Titus Overview

Titus Overview

Paul identified himself as the author of the letter to Titus, calling himself a “bond-servant of God and an apostle of Jesus Christ” (Titus 1:1). The origin of Paul’s relationship with Titus is shrouded in mystery, though we can gather that he may have been converted under the ministry of Paul, who called Titus “my true child in a common faith” (1:4). Titus accompanied Paul on his third missionary journey, during which the apostle sent him to Corinth at least once (2 Corinthians 2:12–13; 7:5–7, 13–15; 8:6, 16–24). Paul clearly held Titus in a position of great respect as a friend and fellow worker for the gospel, praising Titus for his affection, his earnestness, and his bringing comfort to others.

Paul wrote his letter to Titus from Nicopolis in AD 63, after the apostle’s release from his first Roman imprisonment. Upon leaving Timothy in Ephesus to minister there, Paul accompanied Titus to the island of Crete, where he intended Titus to lead and organize the island’s churches in their early years of existence. While the gospel had no doubt spread to Crete soon after Peter’s sermon at Pentecost (Acts 2:11), Paul and Titus likely did a good deal of evangelism on the island in the weeks before Paul commissioned Titus to a leadership position there.

Three summaries of the incarnation dot the pages of Titus, providing a framework within which the Christian can view the work of God in the world and in individual lives (Titus 1:1–4; 2:11–14; 3:4–7). All three passages involve the manifestation, or appearance, of God in Christ, rooting the Christian faith in the incarnation of Jesus Christ. Only when God the Son took on human flesh in the person of Jesus was the believer’s faith in God made sure. In other words, since God poured out His grace on all humanity, He cleanses His people from their sin and purifies believers for Himself. This grace of God instructs us to live upright and godly lives in this present age (2:11–3:8).

The doctrine of the incarnation in the letter to Titus grounds its message of producing right living through the careful attention to theological truth. The churches on Crete were just as susceptible to false teachers as any other church, so Paul directed Titus to establish a group of faithful elders to oversee the doctrinal purity and good conduct of the believers on Crete. Paul exhorted Titus to “speak the things which are fitting for sound doctrine” (Titus 2:1), a clear direction that this should be the young pastor’s primary role.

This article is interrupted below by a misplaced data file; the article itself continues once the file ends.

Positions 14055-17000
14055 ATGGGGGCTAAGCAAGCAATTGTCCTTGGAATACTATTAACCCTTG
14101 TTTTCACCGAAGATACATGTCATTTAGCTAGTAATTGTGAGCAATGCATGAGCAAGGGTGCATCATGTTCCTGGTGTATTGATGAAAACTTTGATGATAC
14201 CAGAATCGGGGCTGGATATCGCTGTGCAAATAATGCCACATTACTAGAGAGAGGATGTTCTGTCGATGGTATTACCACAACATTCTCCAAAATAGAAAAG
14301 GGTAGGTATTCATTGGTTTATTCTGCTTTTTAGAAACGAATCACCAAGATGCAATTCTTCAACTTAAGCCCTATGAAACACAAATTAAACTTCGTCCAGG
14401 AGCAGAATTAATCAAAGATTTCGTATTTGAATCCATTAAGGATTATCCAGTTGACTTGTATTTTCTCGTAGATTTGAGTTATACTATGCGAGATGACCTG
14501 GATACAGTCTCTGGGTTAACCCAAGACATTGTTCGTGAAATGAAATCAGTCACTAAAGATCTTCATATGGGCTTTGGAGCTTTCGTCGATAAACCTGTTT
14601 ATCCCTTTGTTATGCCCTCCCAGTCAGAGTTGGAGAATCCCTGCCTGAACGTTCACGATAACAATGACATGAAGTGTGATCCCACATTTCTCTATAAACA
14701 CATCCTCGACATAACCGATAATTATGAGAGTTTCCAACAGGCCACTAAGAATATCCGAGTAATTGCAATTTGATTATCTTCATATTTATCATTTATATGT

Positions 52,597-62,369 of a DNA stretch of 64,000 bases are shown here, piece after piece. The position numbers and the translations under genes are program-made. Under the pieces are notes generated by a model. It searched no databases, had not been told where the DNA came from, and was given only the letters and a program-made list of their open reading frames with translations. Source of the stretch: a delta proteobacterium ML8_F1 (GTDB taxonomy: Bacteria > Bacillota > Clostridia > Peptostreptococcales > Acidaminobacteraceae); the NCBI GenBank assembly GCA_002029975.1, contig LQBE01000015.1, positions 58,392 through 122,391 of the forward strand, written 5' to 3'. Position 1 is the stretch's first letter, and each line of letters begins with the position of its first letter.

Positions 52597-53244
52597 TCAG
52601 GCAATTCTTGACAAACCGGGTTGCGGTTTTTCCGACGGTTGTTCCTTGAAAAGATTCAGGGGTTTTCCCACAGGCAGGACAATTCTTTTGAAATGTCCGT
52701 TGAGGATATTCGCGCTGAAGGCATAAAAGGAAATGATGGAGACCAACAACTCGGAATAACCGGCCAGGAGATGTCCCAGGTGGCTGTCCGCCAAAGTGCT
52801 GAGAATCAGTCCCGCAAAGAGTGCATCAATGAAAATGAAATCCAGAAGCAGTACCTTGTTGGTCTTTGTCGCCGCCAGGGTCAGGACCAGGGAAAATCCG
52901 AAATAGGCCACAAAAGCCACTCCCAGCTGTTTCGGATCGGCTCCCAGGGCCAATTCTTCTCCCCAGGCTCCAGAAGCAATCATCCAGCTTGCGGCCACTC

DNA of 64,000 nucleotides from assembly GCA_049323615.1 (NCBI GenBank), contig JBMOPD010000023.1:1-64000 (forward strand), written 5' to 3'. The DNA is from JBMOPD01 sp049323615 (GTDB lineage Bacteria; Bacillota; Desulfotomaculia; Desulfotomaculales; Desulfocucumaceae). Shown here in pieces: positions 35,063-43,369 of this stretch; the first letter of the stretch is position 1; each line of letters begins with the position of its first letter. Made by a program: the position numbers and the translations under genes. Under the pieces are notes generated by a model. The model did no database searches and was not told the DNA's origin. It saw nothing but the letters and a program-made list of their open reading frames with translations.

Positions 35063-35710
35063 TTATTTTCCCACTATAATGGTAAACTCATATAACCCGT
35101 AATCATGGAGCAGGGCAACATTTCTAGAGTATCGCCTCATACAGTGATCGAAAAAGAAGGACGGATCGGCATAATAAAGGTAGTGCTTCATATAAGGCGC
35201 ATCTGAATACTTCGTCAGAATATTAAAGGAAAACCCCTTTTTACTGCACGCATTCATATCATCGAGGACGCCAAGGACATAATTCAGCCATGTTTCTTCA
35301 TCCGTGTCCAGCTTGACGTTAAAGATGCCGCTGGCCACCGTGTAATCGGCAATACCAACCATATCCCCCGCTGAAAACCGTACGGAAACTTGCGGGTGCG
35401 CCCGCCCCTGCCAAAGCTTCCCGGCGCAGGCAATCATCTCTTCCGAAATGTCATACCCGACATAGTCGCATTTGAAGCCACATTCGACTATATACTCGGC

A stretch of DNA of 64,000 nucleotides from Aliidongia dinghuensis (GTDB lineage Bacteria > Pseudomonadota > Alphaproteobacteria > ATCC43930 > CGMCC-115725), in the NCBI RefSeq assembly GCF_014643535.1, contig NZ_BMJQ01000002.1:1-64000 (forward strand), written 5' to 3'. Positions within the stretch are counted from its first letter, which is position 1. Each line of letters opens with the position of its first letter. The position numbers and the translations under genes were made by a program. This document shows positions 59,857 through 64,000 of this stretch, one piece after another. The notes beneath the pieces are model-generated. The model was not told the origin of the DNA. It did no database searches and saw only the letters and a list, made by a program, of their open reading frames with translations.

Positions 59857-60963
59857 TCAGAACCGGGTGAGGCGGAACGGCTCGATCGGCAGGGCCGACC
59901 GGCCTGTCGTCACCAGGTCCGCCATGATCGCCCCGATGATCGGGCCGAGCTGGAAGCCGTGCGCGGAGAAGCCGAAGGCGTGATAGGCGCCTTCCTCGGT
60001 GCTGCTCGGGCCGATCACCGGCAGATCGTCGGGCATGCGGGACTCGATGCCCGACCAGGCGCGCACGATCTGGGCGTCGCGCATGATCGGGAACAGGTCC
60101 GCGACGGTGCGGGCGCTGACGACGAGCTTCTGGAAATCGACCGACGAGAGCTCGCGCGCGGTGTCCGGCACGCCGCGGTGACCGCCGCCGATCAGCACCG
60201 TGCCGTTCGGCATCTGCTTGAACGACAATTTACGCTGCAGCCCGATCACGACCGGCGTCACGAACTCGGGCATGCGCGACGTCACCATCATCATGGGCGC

However, Paul also understood that when a body of believers embraces sound doctrine, the result is changed and purified lives that produce “good deeds” (mentioned in Titus 2:7, 14; 3:8, 14). God’s grace is the motivation for all good deeds. Paul gave instructions to Titus about the roles of specific groups of people—older men, older women, young women, young men, and slaves—as well as general instructions to all believers about their conduct. Right living was essential because Christ “gave Himself for us to redeem us from every lawless deed,” saving us “by the washing of regeneration and renewing by the Holy Spirit” (Titus 2:14; 3:5).

How seriously do you consider your beliefs about God in the overall scheme of your life? The book of Titus reminds us that our beliefs about God impact every decision we make. Sometimes it is difficult for believers today to see the point of getting all worked up about the person and nature of Christ or the doctrine of the Trinity. However, Paul made clear that a church that teaches and preaches sound doctrine will see results in the lives of its people. Not only will people be saved from their sins, but God’s grace will also motivate them to live out that saving faith with renewed and purified lives.

Many churches today focus more on the form of their worship—music styles, lighting, and building designs—than they do on the content of the faith they mean to proclaim. Without a firm base of sound doctrine, the church will lay its foundation in shifting and sinking sand. Make doctrine a priority in your own life, as well as encouraging it in your churches. Nothing is more significant than a solid foundation in Christ. Nothing is more motivational than grace to live a life of good deeds.

Titus 3:14

Titus 3:14…”Our people must learn to devote themselves to doing what is good, in order to provide for urgent needs and not live unproductive lives.” What people? Those in the church, and in the case of this epistle, the church on the island of Crete. How does this relate to us today? Well, this is one example of the myriad New Testament instructions on how to function in our local church, so for us, it applies to the church to which we belong. So, according to this verse, we need to learn to do what is good, which implies that we need to be discipled. In other words, we aren’t born with an inherent knowledge of what is good, especially not when it comes to God’s word. This includes providing for the urgent needs of others in our church. If we don’t care for others in our church, then our lives are unproductive according to this passage. So, what about you? Take time to think carefully about how to apply the Word of God to your life, and let it read you, instead of using it as a magic lamp for your own selfish wishes.

Titus 3:10